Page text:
Where the Bronze Buddha Begins

Photos By Lwin Ko Taik

Bronze casting has been a traditional form of art in Myanmar for centuries. In historical times, bronze was used to make musical instruments and essential household goods as well as religiously significant items. Today, Mandalay remains to be the home of many workshops where the countless bronze Buddha images you see around the country are created using techniques little changed by modernity. The first step of the process is to cast from clay an inner core in the same shape as the final desired image. For sculptures more than a meter high, the inner core is often reinforced under the surface by bands of iron. Once the core is dry, the wax mixture is prepared.


The mixture is made of 90% beeswax and 10% resin called indwe. To maintain plasticity some splashes of oil are added. The mixture is melted and poured into a water basin of water, where it solidifies in thickness to that of the metal. The wax is then applied around the clay core. Finer details are cut or etched into the wax surface, while piece of wax in various designs may be added at this stage to create surface relief .After the wax image is coated with fine red clay and powdered paddy husk, care is taken to make sure that every crevice is completely covered.

The outer mold is then created with a heavier mixture of clay, sand, and paddy husk. To hold it in place some thin iron rods are inserted into the wax to the clay core. They later act as an escape for the wax when it is replaced by molten bronze, it’s then left to dry.For the casting process, metal is smelted in a crucible. For brass the mixture is about 8 parts of zinc and 10 parts of copper. For bronze the ratio is 4 parts of tin with 6 parts of copper.The mould is placed upside-down in a wooden framework and suspended over a hole. The clay mould is heated, causing it to become a hard substance. This is turn liquefies the wax which runs out of the mold via some of the escape holes. Molten metal is then poured in. The pouring of metal for a large statue can take quite a while and requires a high level of expertise and experience. After cooling for about three days the outer mold is broken off and removed. Any excess metal and surface roughness is removed and the sculpture is smoothed over.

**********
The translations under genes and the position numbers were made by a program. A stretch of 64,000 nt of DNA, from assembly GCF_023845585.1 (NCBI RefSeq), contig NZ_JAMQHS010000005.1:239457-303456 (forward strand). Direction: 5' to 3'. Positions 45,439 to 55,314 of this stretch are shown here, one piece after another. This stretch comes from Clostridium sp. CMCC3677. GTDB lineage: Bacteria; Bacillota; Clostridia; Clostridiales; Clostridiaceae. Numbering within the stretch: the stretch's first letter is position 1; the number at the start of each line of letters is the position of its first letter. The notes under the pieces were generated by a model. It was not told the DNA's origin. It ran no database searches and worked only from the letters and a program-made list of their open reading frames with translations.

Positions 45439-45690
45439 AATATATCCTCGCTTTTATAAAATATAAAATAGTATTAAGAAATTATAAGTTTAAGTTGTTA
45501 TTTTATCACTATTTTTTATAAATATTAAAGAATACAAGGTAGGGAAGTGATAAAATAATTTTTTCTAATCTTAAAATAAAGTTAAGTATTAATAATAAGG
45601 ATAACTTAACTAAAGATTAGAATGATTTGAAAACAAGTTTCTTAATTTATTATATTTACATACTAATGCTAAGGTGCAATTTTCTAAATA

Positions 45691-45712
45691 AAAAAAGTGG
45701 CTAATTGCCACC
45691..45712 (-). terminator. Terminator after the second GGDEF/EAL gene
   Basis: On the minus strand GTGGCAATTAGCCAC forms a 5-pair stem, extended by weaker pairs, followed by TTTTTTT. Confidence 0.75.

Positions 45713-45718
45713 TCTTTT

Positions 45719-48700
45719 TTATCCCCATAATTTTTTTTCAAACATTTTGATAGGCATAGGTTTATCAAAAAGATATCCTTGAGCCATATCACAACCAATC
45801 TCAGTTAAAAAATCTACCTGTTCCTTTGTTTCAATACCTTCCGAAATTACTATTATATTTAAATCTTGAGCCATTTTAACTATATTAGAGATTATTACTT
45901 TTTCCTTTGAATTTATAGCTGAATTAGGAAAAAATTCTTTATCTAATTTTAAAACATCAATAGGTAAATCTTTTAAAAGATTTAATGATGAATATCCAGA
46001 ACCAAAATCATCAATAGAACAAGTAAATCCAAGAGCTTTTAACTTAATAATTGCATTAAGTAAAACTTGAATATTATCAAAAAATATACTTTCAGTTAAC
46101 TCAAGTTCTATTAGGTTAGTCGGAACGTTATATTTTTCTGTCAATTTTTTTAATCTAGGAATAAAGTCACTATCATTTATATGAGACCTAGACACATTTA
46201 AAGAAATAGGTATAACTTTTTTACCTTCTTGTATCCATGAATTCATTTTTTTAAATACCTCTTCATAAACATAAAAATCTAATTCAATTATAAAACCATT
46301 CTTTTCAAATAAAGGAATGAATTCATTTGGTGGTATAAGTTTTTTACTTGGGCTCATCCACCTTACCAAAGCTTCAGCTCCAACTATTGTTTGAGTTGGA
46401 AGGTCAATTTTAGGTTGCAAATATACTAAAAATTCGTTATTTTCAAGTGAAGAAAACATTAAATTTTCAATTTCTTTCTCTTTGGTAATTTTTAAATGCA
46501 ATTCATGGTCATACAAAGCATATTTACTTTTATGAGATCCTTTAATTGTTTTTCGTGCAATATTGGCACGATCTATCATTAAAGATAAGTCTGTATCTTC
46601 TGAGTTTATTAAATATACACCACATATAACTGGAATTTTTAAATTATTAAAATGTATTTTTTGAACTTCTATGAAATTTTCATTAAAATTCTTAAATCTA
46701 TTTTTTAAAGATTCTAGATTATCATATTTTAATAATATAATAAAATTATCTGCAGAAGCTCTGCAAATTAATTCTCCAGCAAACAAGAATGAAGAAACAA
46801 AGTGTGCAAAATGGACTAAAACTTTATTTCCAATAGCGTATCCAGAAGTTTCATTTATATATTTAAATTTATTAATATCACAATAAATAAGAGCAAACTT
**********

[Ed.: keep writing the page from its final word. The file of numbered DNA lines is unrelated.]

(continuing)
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Ma Thanegi writes prolifically about Myanmar, especially the people who are the country’s true representatives. She lives in Yangon."


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